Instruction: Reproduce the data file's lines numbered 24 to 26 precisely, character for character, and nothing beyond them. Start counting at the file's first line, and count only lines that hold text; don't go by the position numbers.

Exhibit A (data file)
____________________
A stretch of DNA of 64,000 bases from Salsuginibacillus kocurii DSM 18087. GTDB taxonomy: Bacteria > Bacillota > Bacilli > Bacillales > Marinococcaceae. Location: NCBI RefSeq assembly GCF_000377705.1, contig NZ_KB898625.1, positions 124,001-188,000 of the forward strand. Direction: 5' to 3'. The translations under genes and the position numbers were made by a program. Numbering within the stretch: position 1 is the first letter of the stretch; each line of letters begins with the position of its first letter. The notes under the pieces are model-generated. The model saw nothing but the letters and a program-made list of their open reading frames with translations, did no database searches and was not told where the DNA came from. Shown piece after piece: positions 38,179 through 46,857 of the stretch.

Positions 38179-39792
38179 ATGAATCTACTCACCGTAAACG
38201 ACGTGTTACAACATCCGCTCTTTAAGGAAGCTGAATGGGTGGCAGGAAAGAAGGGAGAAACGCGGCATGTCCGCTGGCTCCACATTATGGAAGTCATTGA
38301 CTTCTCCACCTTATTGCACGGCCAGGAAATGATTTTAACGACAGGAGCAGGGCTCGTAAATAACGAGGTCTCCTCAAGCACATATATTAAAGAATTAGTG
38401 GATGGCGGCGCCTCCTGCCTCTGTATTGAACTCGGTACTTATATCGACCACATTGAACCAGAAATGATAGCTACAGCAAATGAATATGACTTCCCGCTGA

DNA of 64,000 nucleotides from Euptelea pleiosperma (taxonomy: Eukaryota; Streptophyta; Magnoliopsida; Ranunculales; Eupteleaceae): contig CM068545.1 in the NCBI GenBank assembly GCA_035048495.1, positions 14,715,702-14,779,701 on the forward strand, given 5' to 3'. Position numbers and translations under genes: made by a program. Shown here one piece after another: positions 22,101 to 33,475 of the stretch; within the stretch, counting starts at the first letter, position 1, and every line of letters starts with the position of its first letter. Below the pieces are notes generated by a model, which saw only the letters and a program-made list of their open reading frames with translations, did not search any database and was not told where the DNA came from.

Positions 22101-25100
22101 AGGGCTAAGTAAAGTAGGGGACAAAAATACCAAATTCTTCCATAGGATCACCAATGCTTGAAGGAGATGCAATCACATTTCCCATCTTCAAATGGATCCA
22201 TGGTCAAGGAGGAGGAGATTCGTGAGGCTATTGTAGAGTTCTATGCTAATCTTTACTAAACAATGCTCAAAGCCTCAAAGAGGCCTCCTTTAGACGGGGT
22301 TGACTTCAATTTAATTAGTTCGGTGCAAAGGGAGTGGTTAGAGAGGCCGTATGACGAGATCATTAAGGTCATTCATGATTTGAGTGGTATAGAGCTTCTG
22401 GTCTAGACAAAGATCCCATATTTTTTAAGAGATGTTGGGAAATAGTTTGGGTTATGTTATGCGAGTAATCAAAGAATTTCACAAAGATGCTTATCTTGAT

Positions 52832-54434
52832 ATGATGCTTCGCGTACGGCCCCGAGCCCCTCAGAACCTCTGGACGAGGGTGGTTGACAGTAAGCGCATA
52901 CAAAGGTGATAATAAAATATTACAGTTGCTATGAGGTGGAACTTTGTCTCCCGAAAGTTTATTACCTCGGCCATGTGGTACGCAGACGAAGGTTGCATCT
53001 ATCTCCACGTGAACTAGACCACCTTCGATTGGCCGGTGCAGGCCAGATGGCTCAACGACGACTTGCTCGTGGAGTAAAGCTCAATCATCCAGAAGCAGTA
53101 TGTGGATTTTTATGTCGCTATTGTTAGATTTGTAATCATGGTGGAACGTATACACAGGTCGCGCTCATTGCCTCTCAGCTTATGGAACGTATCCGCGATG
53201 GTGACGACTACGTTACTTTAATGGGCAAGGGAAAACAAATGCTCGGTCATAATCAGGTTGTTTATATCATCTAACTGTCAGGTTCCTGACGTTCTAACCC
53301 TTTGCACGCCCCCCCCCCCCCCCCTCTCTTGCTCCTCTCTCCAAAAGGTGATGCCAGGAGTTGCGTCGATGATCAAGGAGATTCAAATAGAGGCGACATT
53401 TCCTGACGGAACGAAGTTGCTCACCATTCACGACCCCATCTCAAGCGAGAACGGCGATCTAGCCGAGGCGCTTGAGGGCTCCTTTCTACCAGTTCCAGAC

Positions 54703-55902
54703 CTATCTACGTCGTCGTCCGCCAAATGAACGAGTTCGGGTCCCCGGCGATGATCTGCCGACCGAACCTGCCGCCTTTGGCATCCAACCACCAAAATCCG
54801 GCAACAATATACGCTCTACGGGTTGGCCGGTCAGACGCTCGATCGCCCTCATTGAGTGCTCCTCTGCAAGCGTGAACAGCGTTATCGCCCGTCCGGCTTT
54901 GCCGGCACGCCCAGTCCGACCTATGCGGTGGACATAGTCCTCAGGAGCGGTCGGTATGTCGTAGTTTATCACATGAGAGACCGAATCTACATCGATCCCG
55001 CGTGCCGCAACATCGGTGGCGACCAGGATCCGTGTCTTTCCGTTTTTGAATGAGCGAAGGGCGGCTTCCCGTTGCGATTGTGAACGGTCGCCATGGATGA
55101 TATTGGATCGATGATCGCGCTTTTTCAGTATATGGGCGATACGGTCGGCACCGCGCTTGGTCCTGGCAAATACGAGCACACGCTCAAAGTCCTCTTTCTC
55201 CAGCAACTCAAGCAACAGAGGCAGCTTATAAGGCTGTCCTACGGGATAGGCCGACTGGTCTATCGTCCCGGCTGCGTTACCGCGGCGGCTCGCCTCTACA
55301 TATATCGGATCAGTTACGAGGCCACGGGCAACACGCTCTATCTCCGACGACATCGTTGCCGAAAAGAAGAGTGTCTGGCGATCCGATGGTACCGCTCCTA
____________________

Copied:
54901 GCCGGCACGCCCAGTCCGACCTATGCGGTGGACATAGTCCTCAGGAGCGGTCGGTATGTCGTAGTTTATCACATGAGAGACCGAATCTACATCGATCCCG
55001 CGTGCCGCAACATCGGTGGCGACCAGGATCCGTGTCTTTCCGTTTTTGAATGAGCGAAGGGCGGCTTCCCGTTGCGATTGTGAACGGTCGCCATGGATGA
55101 TATTGGATCGATGATCGCGCTTTTTCAGTATATGGGCGATACGGTCGGCACCGCGCTTGGTCCTGGCAAATACGAGCACACGCTCAAAGTCCTCTTTCTC